April 17, 2014

Hunt, scramble and dash

Optimist of North Augusta, SC hosts annual Easter egg dash
This weekend, children throughout the US and Canada will be dashing, hunting and scrambling for eggs as many Optimist Clubs host one of their favorite activities: the Easter Egg Hunt.

Ask any Optimist Club spokesperson and they will say it's the best 60 seconds of the year. After weeks of planning and hours of setting up, the children arrive and wipe out the colorful, candy-filled eggs in record-breaking time. Smiles are seen all around as the kiddos claim their prizes and Optimist Club members and parents look on with delight.

The Optimist Club of Meridian, Idaho proudly claimed on its Easter egg scramble flyer that it is the 37th consecutive year to host the event. That's an important record to publish for it acknowledges that the Optimist Club has been strong and contributing to the community for a very long time. It signifies its staying power and demonstrates value in belonging to the Optimist Club. Don't be afraid to brag a little about your Optimist Club's commitment to those it serves.

So when the whistle blows this weekend, don't be looking the other way or you'll miss all the fun.

Photo credit: Derrek Asberry for The Star

April 14, 2014

Optimist Club of Salem, Oregon appreciates kids every month

I always look forward to seeing the Youth Appreciation events at the Optimist Club of Salem, Oregon. When they come across my Facebook feed, I click and enjoy the stories about the students that they have honored during the month.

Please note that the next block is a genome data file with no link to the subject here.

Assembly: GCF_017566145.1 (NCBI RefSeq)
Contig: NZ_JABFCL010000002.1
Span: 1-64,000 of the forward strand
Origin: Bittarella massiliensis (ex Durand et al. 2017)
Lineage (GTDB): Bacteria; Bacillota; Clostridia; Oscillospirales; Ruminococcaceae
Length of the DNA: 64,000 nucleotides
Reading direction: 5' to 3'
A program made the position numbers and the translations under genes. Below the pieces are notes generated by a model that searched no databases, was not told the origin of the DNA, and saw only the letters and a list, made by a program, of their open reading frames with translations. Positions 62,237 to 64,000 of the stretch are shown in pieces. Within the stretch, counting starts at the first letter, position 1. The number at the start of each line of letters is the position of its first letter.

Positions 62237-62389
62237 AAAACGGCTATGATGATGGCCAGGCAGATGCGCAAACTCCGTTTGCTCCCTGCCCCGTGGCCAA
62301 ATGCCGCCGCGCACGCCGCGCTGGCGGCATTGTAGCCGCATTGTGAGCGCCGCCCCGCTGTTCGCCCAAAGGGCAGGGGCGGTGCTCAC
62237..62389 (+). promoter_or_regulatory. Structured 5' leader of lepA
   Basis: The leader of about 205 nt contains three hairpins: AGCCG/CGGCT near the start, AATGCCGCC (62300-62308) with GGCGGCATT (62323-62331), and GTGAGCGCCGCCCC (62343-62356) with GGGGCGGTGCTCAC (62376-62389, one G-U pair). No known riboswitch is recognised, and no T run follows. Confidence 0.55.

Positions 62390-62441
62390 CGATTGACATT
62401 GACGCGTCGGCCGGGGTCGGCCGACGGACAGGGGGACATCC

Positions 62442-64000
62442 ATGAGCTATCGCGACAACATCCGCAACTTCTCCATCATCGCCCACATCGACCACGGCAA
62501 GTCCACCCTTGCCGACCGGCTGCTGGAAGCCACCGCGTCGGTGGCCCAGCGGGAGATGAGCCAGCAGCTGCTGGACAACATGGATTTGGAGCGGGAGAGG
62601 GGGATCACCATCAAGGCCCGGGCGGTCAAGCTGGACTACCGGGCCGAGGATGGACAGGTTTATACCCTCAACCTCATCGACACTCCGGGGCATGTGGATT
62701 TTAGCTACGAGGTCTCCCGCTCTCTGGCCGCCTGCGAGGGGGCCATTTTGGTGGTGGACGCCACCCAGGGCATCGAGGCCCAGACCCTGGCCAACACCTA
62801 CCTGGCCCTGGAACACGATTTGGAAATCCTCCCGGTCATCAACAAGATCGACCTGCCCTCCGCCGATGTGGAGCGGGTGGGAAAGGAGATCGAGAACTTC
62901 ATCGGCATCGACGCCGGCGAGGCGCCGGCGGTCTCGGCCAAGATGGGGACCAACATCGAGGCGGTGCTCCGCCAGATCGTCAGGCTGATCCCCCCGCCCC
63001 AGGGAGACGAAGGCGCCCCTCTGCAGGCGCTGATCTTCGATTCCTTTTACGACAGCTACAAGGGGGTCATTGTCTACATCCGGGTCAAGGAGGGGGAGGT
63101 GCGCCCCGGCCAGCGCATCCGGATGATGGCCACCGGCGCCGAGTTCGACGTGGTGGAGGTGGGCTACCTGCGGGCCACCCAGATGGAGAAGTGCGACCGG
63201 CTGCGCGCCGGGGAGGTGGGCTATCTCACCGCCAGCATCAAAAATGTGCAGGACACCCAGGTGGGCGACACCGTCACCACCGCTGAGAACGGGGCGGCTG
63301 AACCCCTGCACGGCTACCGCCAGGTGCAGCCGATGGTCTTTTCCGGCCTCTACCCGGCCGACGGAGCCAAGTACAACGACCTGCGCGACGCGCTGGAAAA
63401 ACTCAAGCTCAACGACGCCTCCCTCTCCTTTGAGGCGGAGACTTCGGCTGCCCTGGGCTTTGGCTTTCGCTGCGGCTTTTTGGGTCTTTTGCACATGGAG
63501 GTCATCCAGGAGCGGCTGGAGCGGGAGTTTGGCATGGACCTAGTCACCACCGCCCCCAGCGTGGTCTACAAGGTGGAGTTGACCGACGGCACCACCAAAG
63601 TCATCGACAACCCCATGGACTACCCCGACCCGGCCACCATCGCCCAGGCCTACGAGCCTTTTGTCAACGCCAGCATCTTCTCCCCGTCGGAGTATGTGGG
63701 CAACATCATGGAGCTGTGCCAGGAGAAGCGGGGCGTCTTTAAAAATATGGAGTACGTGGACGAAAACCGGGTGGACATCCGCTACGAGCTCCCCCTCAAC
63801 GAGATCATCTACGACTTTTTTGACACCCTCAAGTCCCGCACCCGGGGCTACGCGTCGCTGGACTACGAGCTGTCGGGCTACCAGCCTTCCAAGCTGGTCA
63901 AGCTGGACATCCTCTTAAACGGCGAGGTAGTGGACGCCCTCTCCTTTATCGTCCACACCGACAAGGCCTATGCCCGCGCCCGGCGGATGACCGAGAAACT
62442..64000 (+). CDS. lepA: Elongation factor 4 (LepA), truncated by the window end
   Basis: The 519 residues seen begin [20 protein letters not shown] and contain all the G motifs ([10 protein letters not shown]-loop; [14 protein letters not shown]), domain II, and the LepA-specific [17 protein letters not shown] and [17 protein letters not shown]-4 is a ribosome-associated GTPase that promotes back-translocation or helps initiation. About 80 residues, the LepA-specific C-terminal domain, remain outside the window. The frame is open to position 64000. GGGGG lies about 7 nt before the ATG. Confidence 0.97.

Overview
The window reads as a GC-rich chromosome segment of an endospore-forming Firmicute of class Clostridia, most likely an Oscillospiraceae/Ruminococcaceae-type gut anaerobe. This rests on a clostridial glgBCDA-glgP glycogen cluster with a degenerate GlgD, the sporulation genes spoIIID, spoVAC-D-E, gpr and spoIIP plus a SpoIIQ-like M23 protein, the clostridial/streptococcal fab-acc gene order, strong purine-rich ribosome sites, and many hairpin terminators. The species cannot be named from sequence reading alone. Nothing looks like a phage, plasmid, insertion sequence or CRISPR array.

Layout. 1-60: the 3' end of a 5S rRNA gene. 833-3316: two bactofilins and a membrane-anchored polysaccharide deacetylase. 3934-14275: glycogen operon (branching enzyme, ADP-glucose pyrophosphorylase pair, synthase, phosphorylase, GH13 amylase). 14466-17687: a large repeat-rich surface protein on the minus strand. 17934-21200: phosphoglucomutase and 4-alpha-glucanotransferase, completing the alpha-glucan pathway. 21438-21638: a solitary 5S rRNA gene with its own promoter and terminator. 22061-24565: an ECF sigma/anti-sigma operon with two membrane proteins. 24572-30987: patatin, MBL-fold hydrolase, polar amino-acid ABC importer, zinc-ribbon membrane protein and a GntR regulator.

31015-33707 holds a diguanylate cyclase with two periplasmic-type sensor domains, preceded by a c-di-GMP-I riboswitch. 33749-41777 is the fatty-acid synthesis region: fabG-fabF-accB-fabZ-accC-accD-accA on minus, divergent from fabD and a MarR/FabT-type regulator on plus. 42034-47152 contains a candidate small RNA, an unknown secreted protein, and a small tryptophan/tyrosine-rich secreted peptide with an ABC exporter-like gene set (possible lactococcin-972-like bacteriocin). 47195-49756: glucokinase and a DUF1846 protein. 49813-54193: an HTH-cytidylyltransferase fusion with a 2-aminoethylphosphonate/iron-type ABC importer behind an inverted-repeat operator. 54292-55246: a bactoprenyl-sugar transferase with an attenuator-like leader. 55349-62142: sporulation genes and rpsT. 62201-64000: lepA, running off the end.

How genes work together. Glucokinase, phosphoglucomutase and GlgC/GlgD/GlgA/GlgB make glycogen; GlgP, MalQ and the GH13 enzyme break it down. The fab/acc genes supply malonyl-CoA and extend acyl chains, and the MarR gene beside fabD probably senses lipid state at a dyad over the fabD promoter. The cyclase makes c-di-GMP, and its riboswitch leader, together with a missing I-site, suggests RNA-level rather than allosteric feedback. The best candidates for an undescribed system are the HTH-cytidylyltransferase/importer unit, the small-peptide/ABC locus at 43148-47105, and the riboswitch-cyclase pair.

You see, almost two years ago, the members decided that if they were indeed friends of youth as the Optimist International motto says, then they needed to interact more with children. That led them to reach out to the schools in search of students who deserve a little recognition. The criteria is different for every recipient, based on what the teachers would like to emphasize. Sometimes it's most improved in a particular subject, other times it's recognition for arts or music acumen or sports ability. They are especially aware of students who improve their attendance record and give community service to others.

One of the best things about the recognition is that the Optimist Club of Salem shares the stories on their Facebook page and gives a little boost for the kids that they serve while at the same time making a clear statement of why its important and rewarding to belong to an Optimist Club.

This month's honorees come from several different schools. With permission, I've reprinted their stories here. Enjoy!
There were many students with a plethora of reasons to be acknowledged during our Youth Appreciation event on April 10. The picture shows you the students, here are their stories: 
The students are (from left to right): 
Tomah Linwood from Chemawa Indian School honored for his significant improvement in academics. Tomah follows in his grandfather's footsteps, his grandpa was the first member of the family to attend Chemawa.Tomah started his school time as an underachiever, liking to fight and carrying a . 1.7 GPA. During this last year he wanted to graduate with a 3.75 GPA and he made it happen. He changed his attitude and his life. Tomah served as the school librarian among other leadership roles. Tomah plans to go to Portland Community College in the fall.